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Oh, and I’d be remiss if I didn’t say also that if you’ve got a moment, please check out the Etsy shop and maybe recommend it to your friends? It kind of goes without saying that this week basically wiped out large swathes of my savings accounts. But I’ll say it anyway, because ouch.

adventures with the vet · Uncategorized

Sometimes, nightmares come true too

I don’t have the time or the energy for a full update, but here it is in brief.

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On Sunday night, Tristan started colicking. Banamine and gastroguard at the barn did nothing. The vet arrived, and more drugs (more banamine, buscopan, dormosedan) and a rectal and three hours of walking did nothing. His heartrate and respiration kept going up and up. He could not stand still for more than a few seconds at a time without trying to go down.

We put him on the trailer at 1am to head to the clinic, and on the drive there I worked hard to get myself ready to make the worst decision. It seemed pretty clear that he would either get off the trailer to go into surgery – or not. I knew, by the time we arrived, that my answer would be no, for a lot of reasons.

Against all odds, he walked off the trailer looking a little bit better. His vitals started to stabilize. We held off on any decisions, and he made slow but steady improvements through Monday, then through Tuesday.

img_4671Staying up all night scaring everyone to death is EXHAUSTING.

Today, he’s coming home. Everything aligned perfectly – he had the best possible people taking the best possible care of him, and every single lucky break went his way. I am exhausted, emotional, and profoundly grateful.

To everyone who followed along on social media and commented or even liked a photo: thank you, from the bottom of my heart. It really, really helped. Thank you.

Uncategorized

LASIK Surgery Update

I’m now about 2.5 months out from LASIK surgery, so I thought I’d do a continuing update. Last time I was about three weeks out from the surgery, so now I’m about three times as far away from it as I was then.

Overall, strong and steady improvement! Throughout the rest of the first six weeks, I definitely still needed to do eye drops regularly – every two hours or so.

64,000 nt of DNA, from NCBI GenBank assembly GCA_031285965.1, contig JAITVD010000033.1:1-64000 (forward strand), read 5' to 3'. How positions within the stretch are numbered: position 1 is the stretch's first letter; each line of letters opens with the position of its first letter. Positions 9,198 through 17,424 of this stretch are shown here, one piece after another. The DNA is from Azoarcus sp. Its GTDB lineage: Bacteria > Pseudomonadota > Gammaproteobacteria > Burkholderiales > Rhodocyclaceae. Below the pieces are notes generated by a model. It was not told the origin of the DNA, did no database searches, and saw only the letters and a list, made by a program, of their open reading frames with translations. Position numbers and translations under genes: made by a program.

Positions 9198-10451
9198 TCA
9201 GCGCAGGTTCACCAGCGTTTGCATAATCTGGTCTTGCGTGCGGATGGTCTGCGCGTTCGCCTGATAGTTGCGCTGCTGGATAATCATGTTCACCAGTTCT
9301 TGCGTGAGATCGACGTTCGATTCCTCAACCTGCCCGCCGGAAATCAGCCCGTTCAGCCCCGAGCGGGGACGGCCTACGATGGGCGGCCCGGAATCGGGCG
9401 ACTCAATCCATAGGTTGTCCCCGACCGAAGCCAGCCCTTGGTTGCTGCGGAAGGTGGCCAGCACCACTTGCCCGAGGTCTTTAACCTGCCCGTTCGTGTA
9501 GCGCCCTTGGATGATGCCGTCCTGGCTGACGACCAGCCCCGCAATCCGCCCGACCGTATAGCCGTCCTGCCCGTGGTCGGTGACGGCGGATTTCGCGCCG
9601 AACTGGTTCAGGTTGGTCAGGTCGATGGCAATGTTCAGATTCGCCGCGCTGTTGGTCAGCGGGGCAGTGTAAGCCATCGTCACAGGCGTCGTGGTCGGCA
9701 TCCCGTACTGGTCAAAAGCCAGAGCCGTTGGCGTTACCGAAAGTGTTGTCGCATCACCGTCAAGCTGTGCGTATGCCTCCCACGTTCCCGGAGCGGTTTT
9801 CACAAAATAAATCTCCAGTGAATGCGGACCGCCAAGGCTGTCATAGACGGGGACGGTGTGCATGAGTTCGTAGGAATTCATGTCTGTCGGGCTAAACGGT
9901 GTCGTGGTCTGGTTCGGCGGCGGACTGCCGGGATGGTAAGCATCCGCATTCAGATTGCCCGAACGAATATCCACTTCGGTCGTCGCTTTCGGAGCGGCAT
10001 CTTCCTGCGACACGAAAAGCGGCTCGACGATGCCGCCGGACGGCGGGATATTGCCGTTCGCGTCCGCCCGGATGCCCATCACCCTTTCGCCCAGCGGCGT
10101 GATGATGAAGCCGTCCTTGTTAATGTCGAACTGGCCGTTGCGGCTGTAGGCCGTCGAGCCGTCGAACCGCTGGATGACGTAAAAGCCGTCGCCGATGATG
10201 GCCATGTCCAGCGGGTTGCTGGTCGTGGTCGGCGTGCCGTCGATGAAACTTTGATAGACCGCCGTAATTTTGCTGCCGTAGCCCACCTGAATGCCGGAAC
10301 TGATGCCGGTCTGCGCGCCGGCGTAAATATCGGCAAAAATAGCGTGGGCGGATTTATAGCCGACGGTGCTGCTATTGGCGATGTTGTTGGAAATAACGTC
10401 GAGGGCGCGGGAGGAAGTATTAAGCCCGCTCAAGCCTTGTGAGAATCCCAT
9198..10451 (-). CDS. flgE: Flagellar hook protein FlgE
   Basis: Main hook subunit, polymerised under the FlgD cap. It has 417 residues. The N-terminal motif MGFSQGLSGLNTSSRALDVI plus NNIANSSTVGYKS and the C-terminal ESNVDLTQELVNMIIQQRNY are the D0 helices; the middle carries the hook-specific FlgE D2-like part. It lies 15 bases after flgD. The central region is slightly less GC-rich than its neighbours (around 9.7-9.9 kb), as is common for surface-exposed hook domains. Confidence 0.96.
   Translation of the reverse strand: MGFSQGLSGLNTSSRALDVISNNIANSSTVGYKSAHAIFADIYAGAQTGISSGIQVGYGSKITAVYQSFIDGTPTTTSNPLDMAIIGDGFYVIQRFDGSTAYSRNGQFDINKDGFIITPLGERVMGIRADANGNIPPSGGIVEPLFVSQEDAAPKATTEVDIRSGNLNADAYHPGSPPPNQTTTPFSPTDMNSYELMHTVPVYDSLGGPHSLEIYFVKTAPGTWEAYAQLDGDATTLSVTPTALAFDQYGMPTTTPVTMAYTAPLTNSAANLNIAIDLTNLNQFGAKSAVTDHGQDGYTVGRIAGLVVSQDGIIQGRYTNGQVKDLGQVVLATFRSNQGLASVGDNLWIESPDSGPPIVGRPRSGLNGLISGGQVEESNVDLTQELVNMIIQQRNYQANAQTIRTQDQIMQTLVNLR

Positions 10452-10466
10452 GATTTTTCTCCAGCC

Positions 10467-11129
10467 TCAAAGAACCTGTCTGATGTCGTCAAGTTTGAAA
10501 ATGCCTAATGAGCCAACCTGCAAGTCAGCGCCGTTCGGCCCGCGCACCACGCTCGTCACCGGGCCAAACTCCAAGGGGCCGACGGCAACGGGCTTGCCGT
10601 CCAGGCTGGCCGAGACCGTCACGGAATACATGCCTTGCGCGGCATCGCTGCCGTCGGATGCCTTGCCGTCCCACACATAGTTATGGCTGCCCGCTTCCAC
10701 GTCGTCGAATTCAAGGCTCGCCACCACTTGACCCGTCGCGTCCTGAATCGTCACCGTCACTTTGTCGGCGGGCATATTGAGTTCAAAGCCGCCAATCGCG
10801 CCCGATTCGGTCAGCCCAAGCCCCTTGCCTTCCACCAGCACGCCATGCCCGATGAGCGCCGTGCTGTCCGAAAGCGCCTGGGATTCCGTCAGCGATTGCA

Through to now, my eyes are definitely still drier than they were before the surgery, but they’re also showing slow and steady improvement. I now frequently forget to do the drops during the day, and am using basically two vials of Systane eye drops per day, rather than as many as 10. They’re safe for 12 hours (no preservatives) so I use one during the day, and keep one at night.

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We’ll illustrate with pictures of my dog, because I don’t want to subject people to more pictures of my face.

My eyes are definitely drier at night, so I put in two drops per eye right before I close them, and sometimes if I wake up at night I put some more in. I definitely need them first thing in the morning. But I put a drop or two in each eye and I’m good to go after maybe 30 seconds.

At its worst, the dryness in my eyes feels an awful lot like I’ve left my contacts in a little bit too long – but there’s no contact to take out. A drop or two and that feeling goes away.

At the end of the second month, it started to get much easier to look at a computer all day. It was never impossible, except for maybe the first week after the surgery, but it definitely got easier and easier and I needed fewer and fewer eye drops to keep it up. That said, my new blue light computer glasses are here to stay. They’re AWESOME, and they make it much, much easier overall to use the computer.

I have no more tension headaches, and I’m no longer particularly sensitive to dust or anything like that. I don’t worry at all about being at the barn and/or riding. I went to a dirt racetrack a few weeks ago and though I made sure I used a lot of drops I felt pretty much fine. I still get some glare at night from headlights and such, but it’s gone from “almost unbearable, limit driving at night” to “meh, that’s a bit glare-y, but it’s not actually interfering with my vision, just something to notice.” It should continue to improve up to the six months mark but honestly if it never does, I’ll be fine.

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One thing that has lingered has been sensitivity to light. I wear sunglasses pretty much constantly when I’m outside. This has been the most marked change. I have to squint much more in sunlight than I did before. In the last week or two I’ve been able to not wear sunglasses around the early and late parts of the day, when the sun is behind trees, or when it’s very cloudy, but if it’s sunny, I am wearing sunglasses. That means basically anytime I’m riding outside. Which, not actually a terrible development, frankly! I don’t think the sensitivity is too much more than someone with light-colored eyes experiences already. (I have very dark brown eyes, so this was new to me.)